Budhu argued that the condition has been flawed from the start. Wetli, he said, went on to attribute the deaths of 32 Floridians to excited delirium in the 1980s and early 1990s who were later found to have been murdered by a serial killer, and Bell’s earlier observations took place over weeks, not hours. The symptoms, too, he said, are related to ongoing racism in the medical profession.

“It’s an unfortunate part of medicine —there’s a racial stereotype that Blacks experience less pain than whites,” Budhu said. “Physicians, as well as other types of medical professionals, undervalue their pain, and undertreat it as well.”

He added that “superhuman” strength, as Mackenzie and Smock put it, was also rooted in longtime racist stereotypes. 

“The whole concept of a syndrome that affects young Black men, that happens when they interact with police, that makes them dangerous and impervious to pain, and that inevitably results in their death — really, it’s farcical,” Budhu said.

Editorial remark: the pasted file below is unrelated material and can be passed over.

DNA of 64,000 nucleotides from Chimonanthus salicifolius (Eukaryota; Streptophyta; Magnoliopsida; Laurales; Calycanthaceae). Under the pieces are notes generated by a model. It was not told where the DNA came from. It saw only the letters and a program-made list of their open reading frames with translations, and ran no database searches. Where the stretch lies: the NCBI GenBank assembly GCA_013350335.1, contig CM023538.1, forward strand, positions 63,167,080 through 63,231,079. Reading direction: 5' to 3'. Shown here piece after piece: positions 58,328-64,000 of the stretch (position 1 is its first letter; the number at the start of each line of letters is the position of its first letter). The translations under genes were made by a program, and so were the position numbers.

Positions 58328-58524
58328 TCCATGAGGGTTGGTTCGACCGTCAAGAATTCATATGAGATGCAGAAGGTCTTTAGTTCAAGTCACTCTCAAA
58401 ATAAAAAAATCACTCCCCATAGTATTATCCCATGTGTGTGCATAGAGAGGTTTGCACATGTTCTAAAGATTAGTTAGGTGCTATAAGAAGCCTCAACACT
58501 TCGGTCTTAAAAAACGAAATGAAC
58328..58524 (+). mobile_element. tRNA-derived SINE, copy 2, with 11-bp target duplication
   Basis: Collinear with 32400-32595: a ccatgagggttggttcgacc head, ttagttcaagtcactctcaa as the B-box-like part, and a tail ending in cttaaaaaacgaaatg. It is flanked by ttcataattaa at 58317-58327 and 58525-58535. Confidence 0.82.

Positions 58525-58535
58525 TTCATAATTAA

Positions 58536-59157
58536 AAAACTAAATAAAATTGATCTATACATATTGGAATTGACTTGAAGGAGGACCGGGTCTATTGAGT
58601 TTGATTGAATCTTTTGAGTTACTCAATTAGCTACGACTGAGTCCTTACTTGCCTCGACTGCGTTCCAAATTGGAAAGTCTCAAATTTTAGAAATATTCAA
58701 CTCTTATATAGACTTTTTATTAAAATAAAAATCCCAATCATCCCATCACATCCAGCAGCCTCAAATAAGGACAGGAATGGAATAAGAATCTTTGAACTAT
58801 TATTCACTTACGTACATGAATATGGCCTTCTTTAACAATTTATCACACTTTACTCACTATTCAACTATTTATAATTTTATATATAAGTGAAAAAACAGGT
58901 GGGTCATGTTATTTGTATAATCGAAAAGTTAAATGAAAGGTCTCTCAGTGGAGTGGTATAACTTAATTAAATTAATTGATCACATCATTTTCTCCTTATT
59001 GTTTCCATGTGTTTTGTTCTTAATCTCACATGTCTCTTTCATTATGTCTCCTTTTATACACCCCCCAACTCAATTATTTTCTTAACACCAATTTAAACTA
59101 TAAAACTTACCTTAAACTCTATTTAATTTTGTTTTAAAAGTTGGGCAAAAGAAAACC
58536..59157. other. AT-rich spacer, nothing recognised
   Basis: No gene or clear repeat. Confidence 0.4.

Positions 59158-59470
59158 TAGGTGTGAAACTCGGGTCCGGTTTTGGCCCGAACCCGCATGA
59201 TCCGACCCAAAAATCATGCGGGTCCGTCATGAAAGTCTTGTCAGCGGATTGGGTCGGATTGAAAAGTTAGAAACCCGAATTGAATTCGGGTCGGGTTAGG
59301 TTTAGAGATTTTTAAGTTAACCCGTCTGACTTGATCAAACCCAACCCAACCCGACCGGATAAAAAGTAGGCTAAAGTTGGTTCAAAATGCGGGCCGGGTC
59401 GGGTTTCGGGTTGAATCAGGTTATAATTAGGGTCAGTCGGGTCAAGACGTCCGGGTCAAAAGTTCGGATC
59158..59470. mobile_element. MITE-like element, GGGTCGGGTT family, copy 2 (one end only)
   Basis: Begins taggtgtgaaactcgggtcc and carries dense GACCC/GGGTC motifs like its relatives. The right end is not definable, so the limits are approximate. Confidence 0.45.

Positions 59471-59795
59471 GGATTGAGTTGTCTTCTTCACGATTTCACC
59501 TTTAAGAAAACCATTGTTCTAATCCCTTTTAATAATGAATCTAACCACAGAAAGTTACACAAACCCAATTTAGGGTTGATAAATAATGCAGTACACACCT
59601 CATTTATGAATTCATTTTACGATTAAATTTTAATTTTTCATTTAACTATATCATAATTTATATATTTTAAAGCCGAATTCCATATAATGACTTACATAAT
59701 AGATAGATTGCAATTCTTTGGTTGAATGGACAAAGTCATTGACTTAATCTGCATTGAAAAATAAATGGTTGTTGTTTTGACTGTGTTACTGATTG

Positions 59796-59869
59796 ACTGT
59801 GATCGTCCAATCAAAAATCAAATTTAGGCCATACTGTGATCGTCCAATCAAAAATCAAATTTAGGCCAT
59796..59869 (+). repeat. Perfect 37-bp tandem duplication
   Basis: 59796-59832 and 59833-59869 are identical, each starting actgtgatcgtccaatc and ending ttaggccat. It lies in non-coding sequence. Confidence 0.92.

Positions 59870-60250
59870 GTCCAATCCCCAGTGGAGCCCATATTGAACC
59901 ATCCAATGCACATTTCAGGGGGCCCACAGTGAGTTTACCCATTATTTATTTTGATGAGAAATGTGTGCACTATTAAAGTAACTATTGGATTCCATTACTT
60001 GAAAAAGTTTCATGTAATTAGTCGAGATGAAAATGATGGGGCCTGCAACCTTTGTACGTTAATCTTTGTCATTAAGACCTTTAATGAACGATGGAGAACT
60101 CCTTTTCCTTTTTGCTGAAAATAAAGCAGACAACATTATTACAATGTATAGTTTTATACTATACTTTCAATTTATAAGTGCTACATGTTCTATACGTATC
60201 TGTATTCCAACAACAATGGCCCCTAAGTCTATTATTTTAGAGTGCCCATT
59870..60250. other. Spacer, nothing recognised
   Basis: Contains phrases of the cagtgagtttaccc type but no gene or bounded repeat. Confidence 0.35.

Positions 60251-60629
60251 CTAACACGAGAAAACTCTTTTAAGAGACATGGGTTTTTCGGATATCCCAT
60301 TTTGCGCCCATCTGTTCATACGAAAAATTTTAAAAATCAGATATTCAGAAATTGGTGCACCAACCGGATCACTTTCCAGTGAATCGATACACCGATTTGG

A neurologist by specialty, Budhu called for a more aggressive effort by the medical profession to discredit the syndrome. 

“We need to do a better job of condemning this,” he said. “From our standpoint, it’s not controversial, it just doesn’t exist. And I think we need medical and professional societies to come out and say that.”